Right now, several states are in the process of trying to set up their state’s health insurance exchange. Many were given grant money from the federal government that was to be used to help with the financial aspects of starting an exchange. Kansas has decided to give that money back.
In February of 2011, the Obama administration awarded $241 million in grants to seven different states. The grant money was to be used by the states to develop new internet based exchanges for health insurance. Oklahoma got $54.6 million in grant money. Oregon got $48.1 million. Wisconsin got $37.8 million from this grant and Massachusetts got $35.6 million. New York got $27.4 million, and Maryland received $6.2 million.
The state of Kansas got $31.5 million in grant money to use in setting up its state health insurance exchange. This week, Kansas decided to return that grant money to the federal government, rather than use it to set up a prototype health insurance exchange. The money came from the U.S. Department of Health and Human Services, and that is where it is going right back to.
Kansas is the second state that has made the decision to return the grant money that was intended to be used to create a health insurance exchange. The state of Oklahoma made its decision to return its share of the grant money, $54.6 million, to the federal government back in April of 2011. This brings the grand total of returned grant money to nearly $90 million.
State Governors who are Republican are returning the grant money because they are interested in making efforts to block the implementation of the laws that came about due to the health care reform. This is, no doubt, because the health care reform is coming from lawmakers who are Democrats.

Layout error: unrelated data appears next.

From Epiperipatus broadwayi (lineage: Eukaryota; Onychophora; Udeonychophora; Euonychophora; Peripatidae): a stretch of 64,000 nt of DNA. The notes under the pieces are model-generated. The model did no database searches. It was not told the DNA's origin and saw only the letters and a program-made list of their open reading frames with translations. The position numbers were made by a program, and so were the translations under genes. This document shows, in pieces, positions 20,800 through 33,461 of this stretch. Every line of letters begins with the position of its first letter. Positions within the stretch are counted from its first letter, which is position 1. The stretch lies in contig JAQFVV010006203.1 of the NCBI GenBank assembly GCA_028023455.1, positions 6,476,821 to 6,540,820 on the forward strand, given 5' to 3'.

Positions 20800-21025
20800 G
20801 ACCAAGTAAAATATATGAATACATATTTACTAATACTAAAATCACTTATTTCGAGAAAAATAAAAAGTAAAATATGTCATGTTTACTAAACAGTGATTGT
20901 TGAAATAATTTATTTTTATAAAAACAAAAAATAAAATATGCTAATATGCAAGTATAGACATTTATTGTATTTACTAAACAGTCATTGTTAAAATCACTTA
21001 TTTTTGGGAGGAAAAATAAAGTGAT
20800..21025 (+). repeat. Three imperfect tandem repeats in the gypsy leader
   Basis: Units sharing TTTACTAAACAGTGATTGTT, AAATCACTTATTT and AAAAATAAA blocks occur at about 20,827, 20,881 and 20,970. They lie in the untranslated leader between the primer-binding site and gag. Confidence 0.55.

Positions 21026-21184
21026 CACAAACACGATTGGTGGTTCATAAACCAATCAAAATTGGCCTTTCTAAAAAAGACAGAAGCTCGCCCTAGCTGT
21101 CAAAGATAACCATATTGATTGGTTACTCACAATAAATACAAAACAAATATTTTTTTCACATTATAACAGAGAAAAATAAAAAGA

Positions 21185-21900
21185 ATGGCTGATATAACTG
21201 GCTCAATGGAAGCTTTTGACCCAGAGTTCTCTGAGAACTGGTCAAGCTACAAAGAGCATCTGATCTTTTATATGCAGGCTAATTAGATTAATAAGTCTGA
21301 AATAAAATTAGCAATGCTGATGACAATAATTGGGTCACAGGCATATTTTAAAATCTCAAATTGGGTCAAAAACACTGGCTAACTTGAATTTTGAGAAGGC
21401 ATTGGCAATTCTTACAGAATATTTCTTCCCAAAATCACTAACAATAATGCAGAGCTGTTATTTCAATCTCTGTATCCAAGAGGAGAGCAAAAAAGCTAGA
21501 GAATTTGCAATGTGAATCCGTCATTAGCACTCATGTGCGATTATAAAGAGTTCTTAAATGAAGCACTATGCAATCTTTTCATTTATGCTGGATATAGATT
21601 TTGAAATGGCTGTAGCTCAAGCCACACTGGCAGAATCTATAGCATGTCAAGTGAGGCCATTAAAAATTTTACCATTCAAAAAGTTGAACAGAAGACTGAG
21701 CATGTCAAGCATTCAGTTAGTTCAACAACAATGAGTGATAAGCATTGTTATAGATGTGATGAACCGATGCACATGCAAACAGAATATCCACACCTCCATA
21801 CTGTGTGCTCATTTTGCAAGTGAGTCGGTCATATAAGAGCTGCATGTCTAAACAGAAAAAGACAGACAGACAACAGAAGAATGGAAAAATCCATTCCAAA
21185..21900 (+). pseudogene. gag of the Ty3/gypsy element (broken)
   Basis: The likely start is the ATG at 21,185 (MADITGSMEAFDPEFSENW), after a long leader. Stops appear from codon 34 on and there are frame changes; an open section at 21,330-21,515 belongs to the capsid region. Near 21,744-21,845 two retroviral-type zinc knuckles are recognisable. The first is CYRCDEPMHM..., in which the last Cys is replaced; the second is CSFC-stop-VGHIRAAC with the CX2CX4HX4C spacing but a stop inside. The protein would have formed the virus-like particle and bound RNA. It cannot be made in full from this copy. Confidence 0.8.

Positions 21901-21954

Giving back the money is a way for the Republican lawmakers to make a statement that shows that they are against health care reform. It is worth noting that Kansas is one of the states that is involved with a lawsuit that is questioning the constitutionality of the mandatory insurance requirement that will become law in 2014, (as part of the Affordable Care Act).
It also could be a way for these states to grab more control over the details involved in the health insurance exchanges. If they set one up without using the money that came from the Early Innovator Grant, they might be able to get around some of the restrictions that the grant would require. It could lead to a more flexible exchange then they would have been able to set up if they used the grant.
If Kansas, or any other state, fails to set up its own heath insurance exchange, then the federal government will set one up for them. It is assumed that if the federal government creates a particular state’s exchange that it will be a “one size fits all” approach. This means that there could be one format that the federal government uses in all of the states that lack an exchange. Those states will lose their ability to customize their exchange to better fit the needs of their citizens.
Image by C. G. P. Grey on Flickr